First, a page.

UK Monster Owners Club Forum .: Technical :. Fuels & Oils » Draining Carbs

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Old 13-02-2020, 06:45 PM   #16
Darren69
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I think it's a good idea to pull the plugs as the compression would put strain on the sprag which is a knoweth weakness if spun with a weak battery, it will cause more wear. I never had a carb monster but it was never a problem with the SS's that i had before because they have a low pressure electric fuel pump to prime the carbs. I think the vac pump on monsters is the main problem. Vacuum fuel taps are not ideal either if they only stay open when there's enough vacuum from the engine actually running.
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Old 13-02-2020, 06:46 PM   #17
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Knoweth? Lol! I meanteth 'known' of courseth!
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Old 13-02-2020, 06:53 PM   #18
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Interesting to read that! I did exactly the same on my Suzuki VX800, which also had a vacuum stopcock and vacuum pump. I tee'd in a spur in the pipework below the pump and used to fill the carbs with 50ml of fuel from a big glass syringe. It saved a lot of punishment for the battery and starter-sprag, though one VX-er suggested that the engine oil wouldn't have gone around so well prior to firing.

That bike (the VX) was charming but had to make way for the S4R: chalk and cheese, I reckon!

Nick
I had to Google Suzuki VX800 because i never heard of one or seen one before . But yea, its a cruiser engine in a kind of 600 Bandit frame. A bit meh imho. Was it an official model or a grey import? Closest jap bike to an S4 woud probably be a TL1000 but without the suicidal handling issues!
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Old 14-02-2020, 06:52 AM   #19
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Do you mean "with"?
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Old 14-02-2020, 11:10 AM   #20
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Probably, I'll rephrase; I mean the S4 is similar to the TL but the S4 is without the TL handling issues.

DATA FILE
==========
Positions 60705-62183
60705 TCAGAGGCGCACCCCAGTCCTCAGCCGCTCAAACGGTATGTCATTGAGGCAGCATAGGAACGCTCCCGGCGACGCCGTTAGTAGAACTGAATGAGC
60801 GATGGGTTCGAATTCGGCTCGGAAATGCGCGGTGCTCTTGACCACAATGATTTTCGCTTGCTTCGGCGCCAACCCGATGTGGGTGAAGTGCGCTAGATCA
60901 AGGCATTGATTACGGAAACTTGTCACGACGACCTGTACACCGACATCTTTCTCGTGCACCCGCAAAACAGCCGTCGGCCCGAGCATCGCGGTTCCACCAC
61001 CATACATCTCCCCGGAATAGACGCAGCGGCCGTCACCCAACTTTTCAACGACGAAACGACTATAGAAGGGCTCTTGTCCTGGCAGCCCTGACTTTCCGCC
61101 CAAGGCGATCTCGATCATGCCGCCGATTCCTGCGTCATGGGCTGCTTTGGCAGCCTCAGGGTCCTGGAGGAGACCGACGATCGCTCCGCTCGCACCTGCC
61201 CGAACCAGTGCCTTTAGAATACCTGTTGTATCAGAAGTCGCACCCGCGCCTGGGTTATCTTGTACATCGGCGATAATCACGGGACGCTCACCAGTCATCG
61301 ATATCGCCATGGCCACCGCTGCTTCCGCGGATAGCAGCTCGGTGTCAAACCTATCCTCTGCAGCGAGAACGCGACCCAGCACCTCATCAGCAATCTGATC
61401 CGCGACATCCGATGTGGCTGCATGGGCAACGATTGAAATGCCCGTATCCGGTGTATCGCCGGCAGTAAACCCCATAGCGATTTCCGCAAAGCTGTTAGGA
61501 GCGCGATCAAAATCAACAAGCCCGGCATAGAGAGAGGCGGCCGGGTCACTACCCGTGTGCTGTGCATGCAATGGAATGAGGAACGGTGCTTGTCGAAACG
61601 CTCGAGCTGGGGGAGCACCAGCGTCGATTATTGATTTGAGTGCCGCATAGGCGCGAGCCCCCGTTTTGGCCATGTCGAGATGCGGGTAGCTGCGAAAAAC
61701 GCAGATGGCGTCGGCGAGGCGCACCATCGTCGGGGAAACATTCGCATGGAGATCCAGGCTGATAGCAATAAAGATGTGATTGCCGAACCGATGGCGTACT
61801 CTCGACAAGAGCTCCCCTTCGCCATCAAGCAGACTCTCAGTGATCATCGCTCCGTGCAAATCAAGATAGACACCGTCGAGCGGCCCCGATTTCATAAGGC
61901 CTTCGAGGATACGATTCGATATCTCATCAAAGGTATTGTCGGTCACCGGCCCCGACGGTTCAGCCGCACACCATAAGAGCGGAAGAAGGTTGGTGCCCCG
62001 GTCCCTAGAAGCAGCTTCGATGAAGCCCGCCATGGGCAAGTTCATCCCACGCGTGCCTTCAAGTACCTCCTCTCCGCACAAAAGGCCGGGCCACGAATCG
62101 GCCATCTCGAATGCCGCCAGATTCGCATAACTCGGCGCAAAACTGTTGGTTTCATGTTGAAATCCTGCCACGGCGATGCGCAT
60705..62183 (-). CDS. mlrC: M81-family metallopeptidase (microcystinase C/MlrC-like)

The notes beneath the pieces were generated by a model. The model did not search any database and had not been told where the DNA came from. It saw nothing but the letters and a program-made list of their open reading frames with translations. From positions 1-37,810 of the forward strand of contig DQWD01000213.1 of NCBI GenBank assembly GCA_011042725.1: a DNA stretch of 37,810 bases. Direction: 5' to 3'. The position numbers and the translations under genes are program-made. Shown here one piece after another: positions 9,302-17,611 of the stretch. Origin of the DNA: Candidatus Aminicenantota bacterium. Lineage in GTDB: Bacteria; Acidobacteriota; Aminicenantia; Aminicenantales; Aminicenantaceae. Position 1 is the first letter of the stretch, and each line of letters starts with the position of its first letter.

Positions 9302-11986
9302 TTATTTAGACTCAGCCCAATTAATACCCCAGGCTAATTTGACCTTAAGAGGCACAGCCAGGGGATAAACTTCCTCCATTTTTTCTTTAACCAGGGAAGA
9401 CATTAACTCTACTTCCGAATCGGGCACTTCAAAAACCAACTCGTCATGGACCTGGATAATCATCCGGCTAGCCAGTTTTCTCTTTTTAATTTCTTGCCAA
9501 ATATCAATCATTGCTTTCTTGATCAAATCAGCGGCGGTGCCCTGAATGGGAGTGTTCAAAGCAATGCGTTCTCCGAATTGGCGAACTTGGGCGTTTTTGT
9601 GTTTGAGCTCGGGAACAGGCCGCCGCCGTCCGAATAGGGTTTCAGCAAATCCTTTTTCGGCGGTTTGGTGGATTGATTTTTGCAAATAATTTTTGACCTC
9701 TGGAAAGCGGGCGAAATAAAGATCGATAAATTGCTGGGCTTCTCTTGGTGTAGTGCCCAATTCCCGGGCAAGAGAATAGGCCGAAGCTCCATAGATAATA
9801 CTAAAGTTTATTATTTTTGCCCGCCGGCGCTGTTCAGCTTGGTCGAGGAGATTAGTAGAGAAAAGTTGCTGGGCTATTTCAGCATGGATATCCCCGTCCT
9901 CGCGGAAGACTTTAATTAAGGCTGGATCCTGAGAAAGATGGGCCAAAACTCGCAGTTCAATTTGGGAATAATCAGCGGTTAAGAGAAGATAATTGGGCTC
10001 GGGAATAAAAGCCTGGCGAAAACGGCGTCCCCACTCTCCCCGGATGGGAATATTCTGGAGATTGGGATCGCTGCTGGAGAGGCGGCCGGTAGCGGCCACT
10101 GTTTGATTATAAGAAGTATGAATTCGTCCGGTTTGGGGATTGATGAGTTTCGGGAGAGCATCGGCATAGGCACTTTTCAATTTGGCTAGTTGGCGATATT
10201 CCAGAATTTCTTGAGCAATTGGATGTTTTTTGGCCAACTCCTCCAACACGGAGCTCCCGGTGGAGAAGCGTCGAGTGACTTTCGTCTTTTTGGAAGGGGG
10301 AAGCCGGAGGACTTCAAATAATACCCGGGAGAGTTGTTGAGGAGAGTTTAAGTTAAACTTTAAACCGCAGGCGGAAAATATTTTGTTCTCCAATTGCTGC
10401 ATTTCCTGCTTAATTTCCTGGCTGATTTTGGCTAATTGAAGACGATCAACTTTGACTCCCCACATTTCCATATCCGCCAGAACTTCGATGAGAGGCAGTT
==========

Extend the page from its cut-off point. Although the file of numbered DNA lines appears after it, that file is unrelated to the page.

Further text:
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Old 14-02-2020, 11:32 AM   #21
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The TL only had problems because of the rotary damper being separate to the shock which caused the chain to fully tighten under compression and the suspension to lock solid which coupled with a ‘lively’ power delivery meant the front kicked off, up and sideways all at the same time resulting in more than a few farmers having to plough around a Suzuki in their field.

Suzuki’s unfortunate response was to recall and fit a steering damper which masked the problem to a degree but didn’t cure it.

However, swap out the original shock and damper, fit a good quality conventional shock (albeit requiring a modification kit) and the first generation TL1000S becomes one of the most crazy bikes to come to these shores- that motor without the additional weight of the later TL1000R is a stonker!
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Old 14-02-2020, 12:45 PM   #22
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Yea, that's right the rear damping was the main problem. I'd fancy one if it had a proper shock conversion and I didn't already have the Monster. They aren't stupid money either, or they weren't. The gearboxes are a little weak though on those that were raced.
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Old 14-02-2020, 07:27 PM   #23
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TL1000S becomes one of the most crazy bikes to come to these shores- that motor without the additional weight of the later TL1000R is a stonker!
You may know that the TL1000 motor was fitted into an lighteight MV chassis, styled by Galluzzi (Our Monster man)) and marketed by Cagiva as the Raptor. OK, so the Suzi motor was softened a bit for the purpose but it makes a very fine bike, especially when the suspension is tweaked. One sits next to the S4R in the garage and I'm looking forward to comparing the two theoretically-similar bikes!

Roll on Spring...

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Old 17-02-2020, 07:55 AM   #24
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I had to Google Suzuki VX800 because i never heard of one or seen one before . But yea, its a cruiser engine in a kind of 600 Bandit frame. A bit meh imho. Was it an official model or a grey import? Closest jap bike to an S4 woud probably be a TL1000 but without the suicidal handling issues!
The VX was certainly an official import into Europe and the US, though the US got a different crank angle to give extra vibration to suit their tastes!

I've just been reading a 1990 Bike magazine test, which is one of the few aspects of the bike I have left after it had to make room for the S4R (No way did I mean that the VX was Japan's version of the Monster: LOL) and one of the testers really caught the vibe of a release from trying to ride ballistically on sports-bikes and finding the pleasure of relatively-sedate and comfortable travel on two wheels. As I said, a real charmer of a bike with nothing to prove. If I had more space, it'd still be here.

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